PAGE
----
Generally, a plaintiff has two years from the date of accrual to file a personal injury action. Ind. Code § 34-11-2-4. This also holds true for actions brought in tort or contract against medical providers. Ind. Code § 34-18-7-1. However, in Indiana, a plaintiff alleging medical malpractice must present a proposed complaint to a medical review panel and wait for the panel to render an opinion before initiating suit in state court, unless all parties agree in writing that the claim should not be presented to a medical review panel or the plaintiff seeks no more than $15,000 in damages. Ind. Code §§ 34-18-8-4 to -6. As a result, Indiana Code section 34-18-7-3 provides that “[t]he filing of a proposed complaint tolls the applicable statute of limitations to and including a period of ninety (90) days following the receipt of the opinion of the medical review panel by the claimant.”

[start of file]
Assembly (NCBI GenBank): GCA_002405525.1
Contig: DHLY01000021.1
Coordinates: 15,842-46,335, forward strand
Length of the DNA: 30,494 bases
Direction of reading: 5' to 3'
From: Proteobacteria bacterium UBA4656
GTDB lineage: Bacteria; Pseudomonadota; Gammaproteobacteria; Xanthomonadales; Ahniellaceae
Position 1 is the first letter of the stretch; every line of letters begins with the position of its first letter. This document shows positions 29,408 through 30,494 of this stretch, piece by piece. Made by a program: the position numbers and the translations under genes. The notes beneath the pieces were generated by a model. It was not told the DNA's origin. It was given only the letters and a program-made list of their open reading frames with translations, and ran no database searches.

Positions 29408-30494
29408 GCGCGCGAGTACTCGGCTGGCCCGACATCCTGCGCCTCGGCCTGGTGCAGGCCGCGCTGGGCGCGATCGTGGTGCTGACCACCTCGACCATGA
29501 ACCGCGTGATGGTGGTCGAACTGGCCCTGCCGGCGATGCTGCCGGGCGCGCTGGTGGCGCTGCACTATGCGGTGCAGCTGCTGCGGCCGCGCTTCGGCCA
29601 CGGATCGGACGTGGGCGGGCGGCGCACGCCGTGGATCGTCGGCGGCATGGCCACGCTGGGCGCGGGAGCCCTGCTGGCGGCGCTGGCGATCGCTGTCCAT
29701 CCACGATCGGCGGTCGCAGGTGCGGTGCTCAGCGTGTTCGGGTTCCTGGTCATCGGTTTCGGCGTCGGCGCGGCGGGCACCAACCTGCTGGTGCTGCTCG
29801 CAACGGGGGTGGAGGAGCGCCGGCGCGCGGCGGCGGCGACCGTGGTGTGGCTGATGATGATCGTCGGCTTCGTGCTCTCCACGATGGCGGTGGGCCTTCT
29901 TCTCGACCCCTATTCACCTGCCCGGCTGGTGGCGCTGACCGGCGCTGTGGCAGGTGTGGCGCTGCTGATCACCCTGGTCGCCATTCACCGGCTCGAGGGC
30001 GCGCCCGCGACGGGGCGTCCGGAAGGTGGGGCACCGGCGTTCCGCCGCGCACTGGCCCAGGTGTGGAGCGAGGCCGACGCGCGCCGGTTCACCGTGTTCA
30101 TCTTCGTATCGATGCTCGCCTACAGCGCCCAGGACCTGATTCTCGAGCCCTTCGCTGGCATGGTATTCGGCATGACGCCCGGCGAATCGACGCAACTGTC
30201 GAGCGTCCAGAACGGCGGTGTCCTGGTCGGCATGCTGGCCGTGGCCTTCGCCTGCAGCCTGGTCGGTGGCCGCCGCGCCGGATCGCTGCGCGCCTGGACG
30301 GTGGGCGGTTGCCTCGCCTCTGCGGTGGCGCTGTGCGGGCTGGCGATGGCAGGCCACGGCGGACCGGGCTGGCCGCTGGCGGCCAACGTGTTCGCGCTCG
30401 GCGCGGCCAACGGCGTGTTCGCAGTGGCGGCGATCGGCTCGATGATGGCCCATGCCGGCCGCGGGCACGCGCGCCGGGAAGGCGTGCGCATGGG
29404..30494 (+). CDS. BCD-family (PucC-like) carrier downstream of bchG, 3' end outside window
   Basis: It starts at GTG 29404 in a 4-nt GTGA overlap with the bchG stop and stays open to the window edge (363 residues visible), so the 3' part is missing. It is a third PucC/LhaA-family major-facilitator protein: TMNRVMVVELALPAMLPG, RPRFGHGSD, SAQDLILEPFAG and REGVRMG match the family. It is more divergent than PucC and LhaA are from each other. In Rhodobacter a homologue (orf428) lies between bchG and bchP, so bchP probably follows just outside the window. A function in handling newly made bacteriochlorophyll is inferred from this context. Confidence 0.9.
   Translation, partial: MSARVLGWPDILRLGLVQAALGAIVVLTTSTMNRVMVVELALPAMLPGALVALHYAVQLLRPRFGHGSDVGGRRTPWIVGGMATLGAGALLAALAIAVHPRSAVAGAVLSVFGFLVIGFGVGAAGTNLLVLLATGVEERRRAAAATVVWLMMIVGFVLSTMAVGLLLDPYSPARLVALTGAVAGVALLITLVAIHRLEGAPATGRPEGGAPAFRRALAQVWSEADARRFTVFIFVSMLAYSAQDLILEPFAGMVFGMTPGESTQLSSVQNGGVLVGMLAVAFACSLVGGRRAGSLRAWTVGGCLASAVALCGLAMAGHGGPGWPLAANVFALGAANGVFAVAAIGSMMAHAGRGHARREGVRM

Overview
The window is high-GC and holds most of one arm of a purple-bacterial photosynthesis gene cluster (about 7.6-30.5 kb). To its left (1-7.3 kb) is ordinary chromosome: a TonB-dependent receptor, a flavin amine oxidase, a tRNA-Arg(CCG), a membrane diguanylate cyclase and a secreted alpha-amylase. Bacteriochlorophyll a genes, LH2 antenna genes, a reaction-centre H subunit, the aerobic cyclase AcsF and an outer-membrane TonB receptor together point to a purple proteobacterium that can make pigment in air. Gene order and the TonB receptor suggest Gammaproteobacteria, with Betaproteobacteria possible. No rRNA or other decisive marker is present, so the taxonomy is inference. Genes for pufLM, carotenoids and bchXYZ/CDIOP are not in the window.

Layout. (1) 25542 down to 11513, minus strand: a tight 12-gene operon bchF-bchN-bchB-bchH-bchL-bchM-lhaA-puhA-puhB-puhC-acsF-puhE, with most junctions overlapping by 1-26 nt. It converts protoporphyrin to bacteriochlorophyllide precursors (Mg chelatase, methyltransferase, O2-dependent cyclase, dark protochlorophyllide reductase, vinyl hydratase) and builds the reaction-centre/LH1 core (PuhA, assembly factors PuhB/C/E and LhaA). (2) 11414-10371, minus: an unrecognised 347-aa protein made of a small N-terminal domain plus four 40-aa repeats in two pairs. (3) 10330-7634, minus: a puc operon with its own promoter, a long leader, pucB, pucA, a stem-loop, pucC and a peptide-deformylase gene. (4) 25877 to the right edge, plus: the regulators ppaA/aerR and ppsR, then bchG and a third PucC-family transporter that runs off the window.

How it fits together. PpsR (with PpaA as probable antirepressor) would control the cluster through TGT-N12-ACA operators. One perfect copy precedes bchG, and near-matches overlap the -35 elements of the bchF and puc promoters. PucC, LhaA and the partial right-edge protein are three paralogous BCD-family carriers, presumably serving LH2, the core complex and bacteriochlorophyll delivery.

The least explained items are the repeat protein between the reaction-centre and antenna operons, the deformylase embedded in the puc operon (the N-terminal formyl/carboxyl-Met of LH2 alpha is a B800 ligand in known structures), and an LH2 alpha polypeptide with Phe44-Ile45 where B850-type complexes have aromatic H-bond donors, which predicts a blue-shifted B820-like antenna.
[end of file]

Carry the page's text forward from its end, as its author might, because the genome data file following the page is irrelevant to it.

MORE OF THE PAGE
Eagle Valley Meadows argues that because Betty was dead at the time the proposed complaint was filed with the IDOI, the proposed complaint was void ab initio.1 In support of its argument, Eagle Valley Meadows cites numerous cases from around the country that hold a deceased individual cannot initiate a lawsuit. See Miller's Est. v. St. Joseph Cnty. Home, 119 Ind.App. 437, 87 N.E.2d 886, 887 (1949) (holding court lacked jurisdiction to consider complaint brought in name of nonexistent entity); Guernsey's Est. v. Pennington, 33 Ind.App. 119, 70 N.E. 1008, 1008 (1904) (holding estate of dead man without a representative could not prosecute appeal); Adelsberger v. United States, 58 Fed. Cl. 616, 618 (2003) (holding Bureau of Prisons employee who died before suit was filed did not have the capacity to sue the federal government and could not be included as a plaintiff in class action lawsuit seeking unpaid overtime pay); and Gregory v. DiCenzo, 713 A.2d 772, 775 (R.I. 1998) (holding statute of limitations prevented substitution of executor for plaintiff who died five weeks before personal injury suit was brought in her name).